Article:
Frequently Asked Questions about Cerebral Palsy
Is cerebral palsy a disease?
Cerebral palsy is not a disease. The term cerebral palsy refers a disorder based in the brain which affects movement. Cerebral refers to the brain, while palsy refers to the interference with movement. The movement difficulties experienced by cerebral palsy patients are due to damage or malformations within in the brain, not by problems in the muscles themselves.
Are there different types of cerebral palsy?
There are several different types of cerebral palsy: spastic diplegia, spastic hemiplegia, spastic quadriplegia, athetoid dyskinetic cerebral palsy, choreoathetoid dyskinetic cerebral palsy, dystonic dyskinetic cerebral palsy, ataxic cerebral palsy, hypotonic cerebral palsy, and mixed cerebral palsy.
The spastic forms of CP are characterized by stiff muscles and muscle spasms. The dyskinetic forms of CP are characterized by involuntary, writhing movements. Ataxic CP, the least disabling of all the forms, is characterized by balance and depth perception problems which make walking difficult. Hypotonic CP is characterized by overly relaxed, “floppy” muscles. As the name implies, mixed CP is characterized by symptoms of two or more forms of the disorder.
How severely will my child be affected by cerebral palsy?
The answer depends on the type of CP and the extent of the brain damage or brain malformation which caused it. Impairment from CP ranges from mild to severe. Many people with cerebral palsy lead nearly normal lives, while some CP patients require constant care from others throughout their lives.
What causes cerebral palsy?
Cerebral palsy is caused by brain damage or brain malformations. Occasionally genetic abnormalities cause the brain to develop abnormally, but most cases of brain malformation are due to other factors.
Exposure to toxins can interfere with the proper development of the unborn baby’s brain. Damage to the white matter of the brain is particularly likely to lead to CP. Between 26 and 34 weeks gestation, the unborn baby’s brain is especially vulnerable to injury to the white matter, but damage can occur at any point in the pregnancy.
Infections in the mother or in the unborn baby can lead to brain damage. The inflammation produced as a normal part of the infection fighting process can cause damage to the baby’s developing brain cells. Infections can also trigger strokes in the fetus, leading to oxygen deprivation; prolonged oxygen deprivation can cause brain damage which leads to CP.
Uncontrolled high blood pressure in the mother during pregnancy puts the fetus at higher risk for a stroke. Extremely low maternal blood pressure can also put the unborn baby at risk for a stroke. Monitoring and controlling the blood pressure is a vital part of good prenatal care.
Rh incompatibility, a condition in which the fetus’ Rh blood type conflicts with the mother’s Rh blood type, can also cause cerebral palsy. Rh incompatibility leads to severe jaundice—a buildup of bilirubin in the blood which can cause deafness and CP. a Fortunately, Rh incompatibility can be treated if caught in time. In the United States, testing for Rh incompatibility is regular part of prenatal care, but this is not the situation in many other countries. If you are pregnant, make sure your doctor checks for Rh incompatibility as early as possible in the pregnancy.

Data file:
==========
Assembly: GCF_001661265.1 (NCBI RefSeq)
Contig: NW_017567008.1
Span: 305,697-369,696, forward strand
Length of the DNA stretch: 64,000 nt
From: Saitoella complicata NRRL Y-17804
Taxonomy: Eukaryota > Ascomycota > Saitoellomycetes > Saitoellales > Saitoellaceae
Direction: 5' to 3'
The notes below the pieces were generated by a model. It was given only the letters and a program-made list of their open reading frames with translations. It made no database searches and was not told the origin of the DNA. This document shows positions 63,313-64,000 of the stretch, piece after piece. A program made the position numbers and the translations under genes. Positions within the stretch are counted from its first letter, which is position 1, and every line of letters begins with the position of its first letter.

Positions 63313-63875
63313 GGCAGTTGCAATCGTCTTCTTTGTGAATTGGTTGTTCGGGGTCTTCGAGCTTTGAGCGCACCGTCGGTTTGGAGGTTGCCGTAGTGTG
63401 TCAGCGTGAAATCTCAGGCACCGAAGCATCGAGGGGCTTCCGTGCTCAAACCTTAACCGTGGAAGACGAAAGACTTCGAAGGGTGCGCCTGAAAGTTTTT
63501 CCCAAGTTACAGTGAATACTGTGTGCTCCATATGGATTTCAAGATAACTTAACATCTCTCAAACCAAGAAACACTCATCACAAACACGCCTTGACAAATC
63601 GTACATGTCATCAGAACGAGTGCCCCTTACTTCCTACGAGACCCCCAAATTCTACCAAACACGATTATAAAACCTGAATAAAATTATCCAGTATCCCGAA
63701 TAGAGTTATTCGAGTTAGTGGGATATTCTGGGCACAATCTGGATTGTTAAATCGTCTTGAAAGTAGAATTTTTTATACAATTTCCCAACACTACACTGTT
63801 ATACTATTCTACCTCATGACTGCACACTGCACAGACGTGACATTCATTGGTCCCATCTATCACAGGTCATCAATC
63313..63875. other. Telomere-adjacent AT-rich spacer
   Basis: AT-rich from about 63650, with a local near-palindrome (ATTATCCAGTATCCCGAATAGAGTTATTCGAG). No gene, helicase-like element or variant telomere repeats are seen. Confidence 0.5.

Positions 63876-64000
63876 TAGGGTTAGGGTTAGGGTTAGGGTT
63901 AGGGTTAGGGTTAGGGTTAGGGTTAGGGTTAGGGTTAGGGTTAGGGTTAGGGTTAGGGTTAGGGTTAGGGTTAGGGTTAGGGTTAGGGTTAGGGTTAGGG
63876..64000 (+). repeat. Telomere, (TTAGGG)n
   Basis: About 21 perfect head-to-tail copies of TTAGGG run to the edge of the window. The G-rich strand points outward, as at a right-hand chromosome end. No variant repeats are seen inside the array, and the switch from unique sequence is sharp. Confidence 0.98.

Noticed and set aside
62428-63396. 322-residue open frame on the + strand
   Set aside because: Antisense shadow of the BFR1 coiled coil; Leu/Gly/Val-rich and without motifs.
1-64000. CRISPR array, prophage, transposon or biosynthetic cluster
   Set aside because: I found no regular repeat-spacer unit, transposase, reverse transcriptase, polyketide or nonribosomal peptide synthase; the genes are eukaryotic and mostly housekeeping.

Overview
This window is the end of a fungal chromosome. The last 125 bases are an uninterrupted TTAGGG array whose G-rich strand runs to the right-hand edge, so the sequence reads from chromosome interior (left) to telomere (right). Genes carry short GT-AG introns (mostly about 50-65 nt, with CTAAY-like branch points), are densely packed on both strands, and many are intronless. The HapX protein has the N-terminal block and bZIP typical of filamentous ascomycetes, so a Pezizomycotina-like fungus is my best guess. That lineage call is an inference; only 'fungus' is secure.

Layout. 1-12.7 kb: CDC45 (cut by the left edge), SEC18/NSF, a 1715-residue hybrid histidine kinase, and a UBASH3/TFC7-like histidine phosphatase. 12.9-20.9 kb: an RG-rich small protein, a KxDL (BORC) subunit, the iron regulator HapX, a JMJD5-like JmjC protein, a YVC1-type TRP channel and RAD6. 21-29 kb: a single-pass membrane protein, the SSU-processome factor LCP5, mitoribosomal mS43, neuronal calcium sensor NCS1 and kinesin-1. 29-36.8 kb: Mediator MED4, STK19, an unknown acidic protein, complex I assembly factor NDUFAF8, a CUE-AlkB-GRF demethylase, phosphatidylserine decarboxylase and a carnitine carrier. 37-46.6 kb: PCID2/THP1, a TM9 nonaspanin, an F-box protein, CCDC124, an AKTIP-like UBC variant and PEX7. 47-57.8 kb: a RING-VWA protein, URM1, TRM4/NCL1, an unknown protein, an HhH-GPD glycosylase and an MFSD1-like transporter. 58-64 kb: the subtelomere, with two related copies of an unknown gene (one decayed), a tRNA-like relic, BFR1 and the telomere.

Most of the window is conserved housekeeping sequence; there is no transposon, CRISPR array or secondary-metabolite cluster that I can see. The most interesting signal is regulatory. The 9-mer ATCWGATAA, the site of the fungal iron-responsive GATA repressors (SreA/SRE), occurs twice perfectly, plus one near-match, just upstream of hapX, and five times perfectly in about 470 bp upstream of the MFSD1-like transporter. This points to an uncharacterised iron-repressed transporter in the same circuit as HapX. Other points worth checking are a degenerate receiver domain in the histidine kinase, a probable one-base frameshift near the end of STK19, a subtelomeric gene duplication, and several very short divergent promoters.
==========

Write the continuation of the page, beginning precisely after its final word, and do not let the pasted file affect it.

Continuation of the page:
Severe jaundice caused by problems other than Rh incompatibility can also lead to CP. Jaundice is common in newborns, but it can be treated.
Is cerebral palsy hereditary?
Some cases of brain malformation are due to gene abnormalities which prevent the brain from developing normally, but this is rare. Most cases of CP are not in anyway hereditary, but are due to factors which occurred during the course of the pregnancy.
What is congenital CP?
The term congenital means present at birth. Between 90 to 95 percent of CP cases are congenital. Congenital CP includes those cases which were caused by oxygen deprivation during birth. Doctors used to believe that most cases of CP were caused by a lack of oxygen during a difficult labor and delivery, but it is now known that fewer than 10 percent of congenital cerebral palsy cases stem from asphyxia or other problems during birth. The majority of problems that cause CP occur during development in the womb.
Brain trauma, infections, strokes, and other problems after birth can occasionally cause acquired CP. As the name implies, acquired CP means that the condition was acquired after birth.
Can alcohol consumption during pregnancy cause cerebral palsy?
Alcohol consumption during pregnancy raises the risk of complications which can cause cerebral palsy, and many other birth defects. There is no established safe-level of alcohol consumption during pregnancy, so pregnant women should avoid alcohol entirely.
Are premature babies at greater risk for cerebral palsy?
Babies born prematurely are at a higher risk for cerebral palsy. Modern medical techniques save a higher percentage of premature babies, but these babies are more prone to developing disabilities than full term babies are.
Babies with a low birthweight are also more at risk for cerebral palsy, even if they are full-term.
Are women with certain medical conditions more likely to have a baby with CP?
Women with mental retardation, a seizure disorder, or a thyroid disorder are slightly more likely to have a baby with CP, than women who do not have these conditions.
What percentage of cerebral palsy patients have mental retardation?
According to the National Institute of Neurological Disorders and Stroke, approximately two-thirds of patients with CP have some mental impairment. Mental retardation can range from mild to severe. People with the spastic quadriplegia are more likely to have mental disabilities than those with other forms of CP. CP patients with epilepsy are also more likely to have mental retardation. Because of communication difficulties it is sometimes difficult to accurately assess the IQs of CP patients.
Learning disabilities without mental retardation are also associated with cerebral palsy. The speech, hearing, and vision problems which sometimes accompany CP can make learning difficult.